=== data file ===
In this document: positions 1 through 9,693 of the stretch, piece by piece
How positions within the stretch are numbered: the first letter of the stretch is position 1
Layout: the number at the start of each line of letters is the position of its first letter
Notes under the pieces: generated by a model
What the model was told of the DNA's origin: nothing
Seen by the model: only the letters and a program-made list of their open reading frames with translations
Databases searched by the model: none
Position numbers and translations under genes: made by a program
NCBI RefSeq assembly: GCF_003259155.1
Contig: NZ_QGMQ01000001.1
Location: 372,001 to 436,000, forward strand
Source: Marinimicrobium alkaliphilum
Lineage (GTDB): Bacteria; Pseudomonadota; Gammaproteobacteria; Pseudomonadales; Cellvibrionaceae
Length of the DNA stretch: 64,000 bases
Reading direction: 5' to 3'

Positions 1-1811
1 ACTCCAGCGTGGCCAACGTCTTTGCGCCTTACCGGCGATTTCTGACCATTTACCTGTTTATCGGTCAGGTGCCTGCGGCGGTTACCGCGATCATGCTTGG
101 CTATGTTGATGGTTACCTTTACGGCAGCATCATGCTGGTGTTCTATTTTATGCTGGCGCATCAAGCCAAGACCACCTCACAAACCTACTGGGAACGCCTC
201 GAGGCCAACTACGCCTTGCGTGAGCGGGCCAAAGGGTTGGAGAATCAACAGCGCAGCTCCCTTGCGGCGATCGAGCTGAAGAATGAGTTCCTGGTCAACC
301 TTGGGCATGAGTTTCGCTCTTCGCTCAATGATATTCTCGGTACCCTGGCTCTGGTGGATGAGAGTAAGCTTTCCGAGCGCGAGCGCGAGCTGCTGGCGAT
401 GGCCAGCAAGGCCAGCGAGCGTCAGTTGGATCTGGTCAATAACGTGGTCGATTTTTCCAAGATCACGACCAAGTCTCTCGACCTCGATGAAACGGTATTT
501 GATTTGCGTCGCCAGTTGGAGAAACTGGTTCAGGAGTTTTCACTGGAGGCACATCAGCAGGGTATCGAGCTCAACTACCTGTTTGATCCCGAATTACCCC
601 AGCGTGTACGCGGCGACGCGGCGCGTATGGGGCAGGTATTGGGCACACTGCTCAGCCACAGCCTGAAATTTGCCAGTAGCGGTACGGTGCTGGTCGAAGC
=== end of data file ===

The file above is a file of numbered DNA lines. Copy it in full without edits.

In this document: positions 1 through 9,693 of the stretch, piece by piece
How positions within the stretch are numbered: the first letter of the stretch is position 1
Layout: the number at the start of each line of letters is the position of its first letter
Notes under the pieces: generated by a model
What the model was told of the DNA's origin: nothing
Seen by the model: only the letters and a program-made list of their open reading frames with translations
Databases searched by the model: none
Position numbers and translations under genes: made by a program
NCBI RefSeq assembly: GCF_003259155.1
Contig: NZ_QGMQ01000001.1
Location: 372,001 to 436,000, forward strand
Source: Marinimicrobium alkaliphilum
Lineage (GTDB): Bacteria; Pseudomonadota; Gammaproteobacteria; Pseudomonadales; Cellvibrionaceae
Length of the DNA stretch: 64,000 bases
Reading direction: 5' to 3'

Positions 1-1811
1 ACTCCAGCGTGGCCAACGTCTTTGCGCCTTACCGGCGATTTCTGACCATTTACCTGTTTATCGGTCAGGTGCCTGCGGCGGTTACCGCGATCATGCTTGG
101 CTATGTTGATGGTTACCTTTACGGCAGCATCATGCTGGTGTTCTATTTTATGCTGGCGCATCAAGCCAAGACCACCTCACAAACCTACTGGGAACGCCTC
201 GAGGCCAACTACGCCTTGCGTGAGCGGGCCAAAGGGTTGGAGAATCAACAGCGCAGCTCCCTTGCGGCGATCGAGCTGAAGAATGAGTTCCTGGTCAACC
301 TTGGGCATGAGTTTCGCTCTTCGCTCAATGATATTCTCGGTACCCTGGCTCTGGTGGATGAGAGTAAGCTTTCCGAGCGCGAGCGCGAGCTGCTGGCGAT
401 GGCCAGCAAGGCCAGCGAGCGTCAGTTGGATCTGGTCAATAACGTGGTCGATTTTTCCAAGATCACGACCAAGTCTCTCGACCTCGATGAAACGGTATTT
501 GATTTGCGTCGCCAGTTGGAGAAACTGGTTCAGGAGTTTTCACTGGAGGCACATCAGCAGGGTATCGAGCTCAACTACCTGTTTGATCCCGAATTACCCC
601 AGCGTGTACGCGGCGACGCGGCGCGTATGGGGCAGGTATTGGGCACACTGCTCAGCCACAGCCTGAAATTTGCCAGTAGCGGTACGGTGCTGGTCGAAGC